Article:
A woman from the Mission was robbed of a pleasant Mother’s Day after another woman attempted to kidnap her two-month-old baby near Natoma and 14 streets.
On Sunday, May 14 at approximately 6:20 p.m. Diamond Harris, a 23-year-old woman from Pleasant Hill, attempted to snatch a baby from its stroller, growling as she approached the infant and its mother.
A neighbor’s security camera recorded footage of Harris loitering on Natoma Street prior to the incident. Another neighbor, Rex Moore, noticed what was happening and promptly stepped in.
In an interview with ABC 7 news Moore said, “There was an object in my hand to let her know, ‘You’re not going to take the baby. You need to move down and get off my street.’”
Harris is currently unhoused and was apparently with three other people when the attempted kidnapping occurred. Moore said he believes Harris was under the influence of drugs at the time.
The police booked Harris at the San Francisco County jail, a process in which the police retrieves more information about the suspect until they are placed in a holding cell. He faces potential felony charges of kidnapping and child endangerment, as well as a misdemeanor charge of giving false information to an officer. The three other people with Harris were not held by the police after further investigation.
The baby was unharmed after the altercation, but taken to the hospital as a precaution.
The neighbor who caught the suspect on film, Patricia Morazan-Moore, cites this as one of many examples of the worsening confrontations with the homeless on her street in the Mission.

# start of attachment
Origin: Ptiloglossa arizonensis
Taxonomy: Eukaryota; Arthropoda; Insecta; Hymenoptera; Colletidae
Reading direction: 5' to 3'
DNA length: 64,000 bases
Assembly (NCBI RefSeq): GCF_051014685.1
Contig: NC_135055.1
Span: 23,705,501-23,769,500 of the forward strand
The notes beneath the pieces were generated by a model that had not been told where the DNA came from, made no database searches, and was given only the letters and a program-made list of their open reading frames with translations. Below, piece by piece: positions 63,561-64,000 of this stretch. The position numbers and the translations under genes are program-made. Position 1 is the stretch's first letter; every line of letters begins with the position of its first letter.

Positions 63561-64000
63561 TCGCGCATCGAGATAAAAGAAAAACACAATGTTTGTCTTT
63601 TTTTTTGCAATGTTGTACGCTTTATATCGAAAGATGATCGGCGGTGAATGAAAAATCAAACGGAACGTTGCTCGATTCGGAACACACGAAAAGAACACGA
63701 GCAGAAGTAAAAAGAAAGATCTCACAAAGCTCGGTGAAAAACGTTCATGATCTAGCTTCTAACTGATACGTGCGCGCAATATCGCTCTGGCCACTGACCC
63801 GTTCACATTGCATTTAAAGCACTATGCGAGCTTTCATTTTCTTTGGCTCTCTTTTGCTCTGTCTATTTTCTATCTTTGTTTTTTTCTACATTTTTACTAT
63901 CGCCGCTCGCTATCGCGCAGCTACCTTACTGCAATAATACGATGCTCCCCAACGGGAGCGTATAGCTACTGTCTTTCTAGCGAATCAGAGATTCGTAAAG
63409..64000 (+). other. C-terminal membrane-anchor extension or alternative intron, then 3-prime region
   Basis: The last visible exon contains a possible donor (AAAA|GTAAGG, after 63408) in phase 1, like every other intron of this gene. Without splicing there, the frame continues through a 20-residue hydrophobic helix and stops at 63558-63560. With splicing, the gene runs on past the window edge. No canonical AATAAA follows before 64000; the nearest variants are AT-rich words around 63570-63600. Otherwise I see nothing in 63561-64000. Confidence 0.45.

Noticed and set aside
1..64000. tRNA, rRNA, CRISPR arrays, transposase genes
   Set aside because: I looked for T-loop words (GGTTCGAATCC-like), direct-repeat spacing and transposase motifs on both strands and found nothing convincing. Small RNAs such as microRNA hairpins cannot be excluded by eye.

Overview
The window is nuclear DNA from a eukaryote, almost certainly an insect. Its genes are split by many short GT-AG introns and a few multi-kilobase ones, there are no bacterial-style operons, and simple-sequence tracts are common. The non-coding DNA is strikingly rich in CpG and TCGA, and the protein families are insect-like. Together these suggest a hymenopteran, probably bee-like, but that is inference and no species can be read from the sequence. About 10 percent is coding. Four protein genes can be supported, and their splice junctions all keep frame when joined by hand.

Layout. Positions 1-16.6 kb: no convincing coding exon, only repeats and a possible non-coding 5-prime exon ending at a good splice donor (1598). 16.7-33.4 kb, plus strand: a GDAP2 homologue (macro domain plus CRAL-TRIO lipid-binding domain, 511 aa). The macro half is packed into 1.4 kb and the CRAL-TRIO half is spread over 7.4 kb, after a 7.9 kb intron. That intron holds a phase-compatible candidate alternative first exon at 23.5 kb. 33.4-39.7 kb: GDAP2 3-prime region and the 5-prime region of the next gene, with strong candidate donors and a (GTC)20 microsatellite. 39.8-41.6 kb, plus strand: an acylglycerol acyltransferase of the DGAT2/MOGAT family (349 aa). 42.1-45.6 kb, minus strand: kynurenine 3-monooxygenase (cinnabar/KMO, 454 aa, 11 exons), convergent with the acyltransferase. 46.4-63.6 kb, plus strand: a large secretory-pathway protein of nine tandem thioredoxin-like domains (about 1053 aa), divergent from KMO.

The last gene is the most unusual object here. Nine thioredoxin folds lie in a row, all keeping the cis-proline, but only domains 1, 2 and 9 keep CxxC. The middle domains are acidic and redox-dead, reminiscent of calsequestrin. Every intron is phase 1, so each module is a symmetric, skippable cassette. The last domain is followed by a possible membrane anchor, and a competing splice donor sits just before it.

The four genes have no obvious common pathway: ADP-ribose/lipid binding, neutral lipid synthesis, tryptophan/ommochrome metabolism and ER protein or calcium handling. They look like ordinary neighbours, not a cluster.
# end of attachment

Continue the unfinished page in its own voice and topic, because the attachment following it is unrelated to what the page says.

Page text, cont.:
“We have vandalism. We had people masturbating, urinating, defecating, encampments. Nothing is being done,” Morazan-Moore told ABC 7 news.
As we’ve previously reported, Morazan-Moore has echoed some concerns of acting Mayor Mike Farrell, who last month called for removal of tent encampments in the city. However, just days before this kidnapping, Farrell announced a $29 million budget to improve homeless services and provide more shelters and affordable housing for the homeless.
Out of all the districts in S.F., the Mission is one that may encompass the largest homeless population. The increasing rate of homelessness is causing desperate and creative solutions, such as converting a school as shelter for students and their families.
Homelessness remains as an essential issue for the upcoming election. Just as Farrell’s changing stances demonstrates, it can be difficult to navigate between the S.F. residents that want to be firmer on the homeless population and those who believe more services need to be established to assist them.